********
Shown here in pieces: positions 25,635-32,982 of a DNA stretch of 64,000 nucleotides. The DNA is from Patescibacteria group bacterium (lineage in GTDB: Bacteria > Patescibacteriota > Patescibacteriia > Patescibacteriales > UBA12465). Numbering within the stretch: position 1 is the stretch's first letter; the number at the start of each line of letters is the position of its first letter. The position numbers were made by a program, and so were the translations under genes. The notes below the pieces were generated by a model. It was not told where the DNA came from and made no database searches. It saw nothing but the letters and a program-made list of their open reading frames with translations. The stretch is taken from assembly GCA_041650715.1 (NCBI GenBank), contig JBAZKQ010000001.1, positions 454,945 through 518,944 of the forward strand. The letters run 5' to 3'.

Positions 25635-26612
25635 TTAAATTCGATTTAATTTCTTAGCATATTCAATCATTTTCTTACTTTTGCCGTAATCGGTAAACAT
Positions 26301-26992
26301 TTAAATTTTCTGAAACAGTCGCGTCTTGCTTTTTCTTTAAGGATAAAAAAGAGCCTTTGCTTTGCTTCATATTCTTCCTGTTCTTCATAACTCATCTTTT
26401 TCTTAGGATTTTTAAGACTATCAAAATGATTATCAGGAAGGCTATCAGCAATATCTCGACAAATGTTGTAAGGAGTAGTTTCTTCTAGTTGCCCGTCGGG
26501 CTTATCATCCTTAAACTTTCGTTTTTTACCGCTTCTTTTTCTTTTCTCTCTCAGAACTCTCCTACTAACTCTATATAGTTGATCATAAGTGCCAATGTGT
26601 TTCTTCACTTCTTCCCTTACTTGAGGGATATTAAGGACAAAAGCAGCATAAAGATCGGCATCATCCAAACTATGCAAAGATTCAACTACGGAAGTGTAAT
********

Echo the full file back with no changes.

Shown here in pieces: positions 25,635-32,982 of a DNA stretch of 64,000 nucleotides. The DNA is from Patescibacteria group bacterium (lineage in GTDB: Bacteria > Patescibacteriota > Patescibacteriia > Patescibacteriales > UBA12465). Numbering within the stretch: position 1 is the stretch's first letter; the number at the start of each line of letters is the position of its first letter. The position numbers were made by a program, and so were the translations under genes. The notes below the pieces were generated by a model. It was not told where the DNA came from and made no database searches. It saw nothing but the letters and a program-made list of their open reading frames with translations. The stretch is taken from assembly GCA_041650715.1 (NCBI GenBank), contig JBAZKQ010000001.1, positions 454,945 through 518,944 of the forward strand. The letters run 5' to 3'.

Positions 25635-26612
25635 TTAAATTCGATTTAATTTCTTAGCATATTCAATCATTTTCTTACTTTTGCCGTAATCGGTAAACAT
Positions 26301-26992
26301 TTAAATTTTCTGAAACAGTCGCGTCTTGCTTTTTCTTTAAGGATAAAAAAGAGCCTTTGCTTTGCTTCATATTCTTCCTGTTCTTCATAACTCATCTTTT
26401 TCTTAGGATTTTTAAGACTATCAAAATGATTATCAGGAAGGCTATCAGCAATATCTCGACAAATGTTGTAAGGAGTAGTTTCTTCTAGTTGCCCGTCGGG
26501 CTTATCATCCTTAAACTTTCGTTTTTTACCGCTTCTTTTTCTTTTCTCTCTCAGAACTCTCCTACTAACTCTATATAGTTGATCATAAGTGCCAATGTGT
26601 TTCTTCACTTCTTCCCTTACTTGAGGGATATTAAGGACAAAAGCAGCATAAAGATCGGCATCATCCAAACTATGCAAAGATTCAACTACGGAAGTGTAAT